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UK set for 2010 recovery

8th September 2009

The UK will begin to see economic growth in 2010, according to the latest economic forecast from the British Chambers of Commerce (BCC).

Gross domestic product (GDP) is expected to decline by 4.3 per cent throughout 2009, before returning to positive growth of 1.1 per cent in 2010 and 1.9 per cent in 2011.

Unemployment is expected to continue to rise, peaking at just over three million in the middle of 2010.

The BCC also believes that the Bank of England's Monetary Policy Committee will need to make use of the full GBP 175 billion allocated for quantitative easing - suggesting that it may need to be increased to GBP 200 billion.

BCC director-general David Frost underlined the important role the business sector must play in the UK's recovery.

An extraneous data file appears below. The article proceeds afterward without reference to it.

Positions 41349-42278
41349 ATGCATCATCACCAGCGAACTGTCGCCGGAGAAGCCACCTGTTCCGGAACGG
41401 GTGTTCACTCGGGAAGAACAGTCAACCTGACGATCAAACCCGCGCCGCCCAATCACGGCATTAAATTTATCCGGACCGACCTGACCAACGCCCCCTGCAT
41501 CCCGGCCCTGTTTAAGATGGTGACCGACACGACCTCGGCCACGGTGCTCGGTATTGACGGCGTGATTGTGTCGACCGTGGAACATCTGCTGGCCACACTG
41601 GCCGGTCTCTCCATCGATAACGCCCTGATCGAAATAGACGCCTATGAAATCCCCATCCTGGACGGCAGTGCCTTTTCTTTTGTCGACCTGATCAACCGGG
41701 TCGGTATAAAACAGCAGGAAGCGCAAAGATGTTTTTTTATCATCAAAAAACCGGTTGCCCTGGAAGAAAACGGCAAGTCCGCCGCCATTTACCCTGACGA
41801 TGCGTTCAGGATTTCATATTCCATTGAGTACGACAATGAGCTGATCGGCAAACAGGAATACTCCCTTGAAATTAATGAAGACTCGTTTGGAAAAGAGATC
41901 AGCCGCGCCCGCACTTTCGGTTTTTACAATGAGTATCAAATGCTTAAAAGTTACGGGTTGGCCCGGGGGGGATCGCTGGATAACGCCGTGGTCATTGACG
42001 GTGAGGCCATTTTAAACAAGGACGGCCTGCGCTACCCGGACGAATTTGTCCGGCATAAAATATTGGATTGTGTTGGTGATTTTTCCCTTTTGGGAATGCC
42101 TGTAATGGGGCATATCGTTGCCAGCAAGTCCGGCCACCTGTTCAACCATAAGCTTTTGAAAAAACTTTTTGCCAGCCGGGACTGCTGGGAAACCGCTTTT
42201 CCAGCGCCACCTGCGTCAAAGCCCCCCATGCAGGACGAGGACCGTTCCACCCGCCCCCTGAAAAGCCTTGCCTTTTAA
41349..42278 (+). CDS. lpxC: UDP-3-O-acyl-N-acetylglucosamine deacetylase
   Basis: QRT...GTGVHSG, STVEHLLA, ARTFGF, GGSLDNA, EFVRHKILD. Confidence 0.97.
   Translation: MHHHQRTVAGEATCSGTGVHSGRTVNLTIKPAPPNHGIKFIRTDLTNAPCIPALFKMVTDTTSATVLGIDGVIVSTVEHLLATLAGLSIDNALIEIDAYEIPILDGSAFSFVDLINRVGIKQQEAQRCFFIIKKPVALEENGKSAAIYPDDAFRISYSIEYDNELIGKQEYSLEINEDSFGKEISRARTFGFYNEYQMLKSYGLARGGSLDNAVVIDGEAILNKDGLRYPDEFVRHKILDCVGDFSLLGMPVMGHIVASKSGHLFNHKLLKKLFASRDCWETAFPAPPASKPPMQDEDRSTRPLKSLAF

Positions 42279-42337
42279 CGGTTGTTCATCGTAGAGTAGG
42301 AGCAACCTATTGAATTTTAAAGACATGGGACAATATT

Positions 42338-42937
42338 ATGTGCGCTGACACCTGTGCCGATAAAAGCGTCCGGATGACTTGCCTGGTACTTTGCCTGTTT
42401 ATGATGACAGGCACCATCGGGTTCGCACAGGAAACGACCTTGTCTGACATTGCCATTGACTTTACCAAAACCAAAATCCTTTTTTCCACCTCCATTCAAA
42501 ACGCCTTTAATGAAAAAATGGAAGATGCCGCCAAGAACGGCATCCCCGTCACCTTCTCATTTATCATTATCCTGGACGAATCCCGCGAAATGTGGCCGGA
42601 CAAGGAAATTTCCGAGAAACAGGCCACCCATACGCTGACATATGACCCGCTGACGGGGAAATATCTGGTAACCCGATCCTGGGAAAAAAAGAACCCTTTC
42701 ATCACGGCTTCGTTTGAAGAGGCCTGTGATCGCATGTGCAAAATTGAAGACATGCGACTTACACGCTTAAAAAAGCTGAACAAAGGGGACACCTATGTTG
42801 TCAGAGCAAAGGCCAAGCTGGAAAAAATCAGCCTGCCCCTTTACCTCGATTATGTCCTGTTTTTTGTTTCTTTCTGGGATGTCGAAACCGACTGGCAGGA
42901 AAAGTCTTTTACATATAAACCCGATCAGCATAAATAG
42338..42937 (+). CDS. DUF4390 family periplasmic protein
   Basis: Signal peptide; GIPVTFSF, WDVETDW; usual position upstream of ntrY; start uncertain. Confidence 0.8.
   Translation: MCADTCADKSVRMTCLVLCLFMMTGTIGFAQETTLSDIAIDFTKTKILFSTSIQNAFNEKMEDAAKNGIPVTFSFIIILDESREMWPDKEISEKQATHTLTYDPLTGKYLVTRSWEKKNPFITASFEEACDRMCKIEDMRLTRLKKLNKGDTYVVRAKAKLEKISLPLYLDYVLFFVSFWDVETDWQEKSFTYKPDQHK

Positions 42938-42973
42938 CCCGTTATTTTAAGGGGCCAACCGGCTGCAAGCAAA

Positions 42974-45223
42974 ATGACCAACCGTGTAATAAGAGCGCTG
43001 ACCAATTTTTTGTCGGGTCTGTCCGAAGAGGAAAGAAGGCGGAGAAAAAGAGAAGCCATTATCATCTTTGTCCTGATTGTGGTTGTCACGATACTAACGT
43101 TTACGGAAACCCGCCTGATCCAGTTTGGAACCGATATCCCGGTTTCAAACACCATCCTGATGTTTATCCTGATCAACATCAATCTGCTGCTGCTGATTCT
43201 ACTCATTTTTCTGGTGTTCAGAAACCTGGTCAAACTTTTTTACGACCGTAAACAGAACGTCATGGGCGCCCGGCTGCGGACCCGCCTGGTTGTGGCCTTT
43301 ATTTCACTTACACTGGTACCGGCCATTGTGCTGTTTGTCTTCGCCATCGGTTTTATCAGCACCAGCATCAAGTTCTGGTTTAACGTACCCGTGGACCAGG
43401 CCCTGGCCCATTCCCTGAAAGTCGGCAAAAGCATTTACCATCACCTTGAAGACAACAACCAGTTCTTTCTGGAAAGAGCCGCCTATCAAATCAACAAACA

He said: 'All the political parties must demonstrate that they recognise the vital role of wealth-creating businesses in driving a sustainable economic recovery.

'It is vital that new business taxes, higher National Insurance contributions, and any measures that may damage enterprise and job creation are avoided.'

Last month, the chief economist at the BCC warned that the UK faces a challenge as it emerges from the recession, adding that the economy is still 'very weak'.

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